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Wales not underestimating Scotland, says assistant coach Shaun Edwards

Published 13/02/2016

Shaun Edwards is happy Wales' Six Nations destiny this year remains in their hands
Shaun Edwards is happy Wales' Six Nations destiny this year remains in their hands

Shaun Edwards says there is "no risk of complacency whatsoever" when Wales resume their RBS 6 Nations campaign on Saturday against opponents they have not lost against since 2007.

Warren Gatland's coaching reign at Wales has been notable for three Six Nations titles, two Grand Slams and a World Cup semi-final appearance.

But when it comes to dominance over one team during the Gatland era, then Wales can boast an invincible record against Scotland of played eight, won eight.

Lock Alun-Wyn Jones is the only Wales starting XV survivor from the one sunk by seven Chris Paterson penalties in a 21-9 defeat at Murrayfield nine years ago, while it is five years before then that Scotland last triumphed in Cardiff.

"We have a lot of respect for Scotland - they bring the best out of us," Wales assistant coach Edwards said.

"The teams that bring the best out of you are the teams that you know can hurt you. There is no risk of complacency whatsoever."

Despite a draw against Ireland in Dublin last Sunday, which ended Grand Slam and Triple Crown hopes at the first hurdle, Wales know that four successive victories - three of which would be at home - are likely to secure Six Nations silverware.

"It's still in our hands, that is what's good about it," Edwards added.

"If we had lost (against Ireland), then you have to rely on other teams to lose. If Ireland win every game, then we will have to beat them on points difference, but it's still in our hands."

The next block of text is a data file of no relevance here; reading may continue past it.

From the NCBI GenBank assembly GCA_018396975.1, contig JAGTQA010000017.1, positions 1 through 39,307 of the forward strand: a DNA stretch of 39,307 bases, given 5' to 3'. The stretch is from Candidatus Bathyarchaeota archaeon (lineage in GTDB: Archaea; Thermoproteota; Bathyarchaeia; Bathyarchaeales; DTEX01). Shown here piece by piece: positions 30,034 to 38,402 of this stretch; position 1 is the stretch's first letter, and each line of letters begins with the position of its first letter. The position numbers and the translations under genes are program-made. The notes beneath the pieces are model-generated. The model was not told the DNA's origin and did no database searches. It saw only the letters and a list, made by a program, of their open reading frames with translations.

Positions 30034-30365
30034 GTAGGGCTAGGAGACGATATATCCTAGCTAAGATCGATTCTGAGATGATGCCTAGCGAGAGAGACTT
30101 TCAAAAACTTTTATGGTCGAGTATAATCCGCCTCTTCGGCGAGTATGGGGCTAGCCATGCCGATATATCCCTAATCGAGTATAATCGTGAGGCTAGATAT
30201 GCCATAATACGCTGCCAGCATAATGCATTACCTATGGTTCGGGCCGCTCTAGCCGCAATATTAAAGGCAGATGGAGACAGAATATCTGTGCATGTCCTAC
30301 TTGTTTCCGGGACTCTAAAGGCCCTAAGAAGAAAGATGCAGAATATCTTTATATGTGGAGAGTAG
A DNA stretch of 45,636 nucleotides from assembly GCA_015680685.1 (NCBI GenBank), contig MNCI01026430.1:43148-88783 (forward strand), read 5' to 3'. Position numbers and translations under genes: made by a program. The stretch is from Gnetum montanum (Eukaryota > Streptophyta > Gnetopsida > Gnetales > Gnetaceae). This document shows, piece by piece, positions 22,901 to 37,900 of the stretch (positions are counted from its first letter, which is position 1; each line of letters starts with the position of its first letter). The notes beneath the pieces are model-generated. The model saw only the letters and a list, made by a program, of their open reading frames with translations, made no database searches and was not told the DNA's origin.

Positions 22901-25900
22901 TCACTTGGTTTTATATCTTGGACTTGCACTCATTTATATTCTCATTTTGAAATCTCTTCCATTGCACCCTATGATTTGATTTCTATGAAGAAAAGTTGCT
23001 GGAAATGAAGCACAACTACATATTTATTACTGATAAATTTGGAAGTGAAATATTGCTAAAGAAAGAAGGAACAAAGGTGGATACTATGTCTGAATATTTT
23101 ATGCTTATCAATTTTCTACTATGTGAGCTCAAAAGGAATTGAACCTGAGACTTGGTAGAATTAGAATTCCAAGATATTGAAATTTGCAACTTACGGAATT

Scotland backs coach Jason O'Halloran, meanwhile, insists the Dark Blues will not be happy just to put on an improved performance as they look to kick-start their campaign after last week's 15-9 Murrayfield loss to England.

He said: "We're disappointed as well after last week, but we need to channel that into a positive performance.

"I don't think we should ever be satisfied with a loss. It would be a real shame if we were happy to lose.

"The key thing is we learn from that loss and don't repeat history. Why are we losing these games and what do we need to do to improve? Those are the questions we need to answer.

"Once you do that it's about coming up with a strategy to give ourselves a better chance in the following contests."

The last time the Scots visited Cardiff they were shown little mercy after having Stuart Hogg red carded for a blatant shoulder barge into the face of Dan Biggar.

Now O'Halloran has urged the side to be on their best behaviour as they prepare to make their return to the Welsh capital.

"We need to control our mental state and not get frustrated," he said. "If we're in the game we need to look after the ball and make sure we do the things we want to do, and then hopefully those discipline issues won't be an issue for us and potentially will be for Wales."

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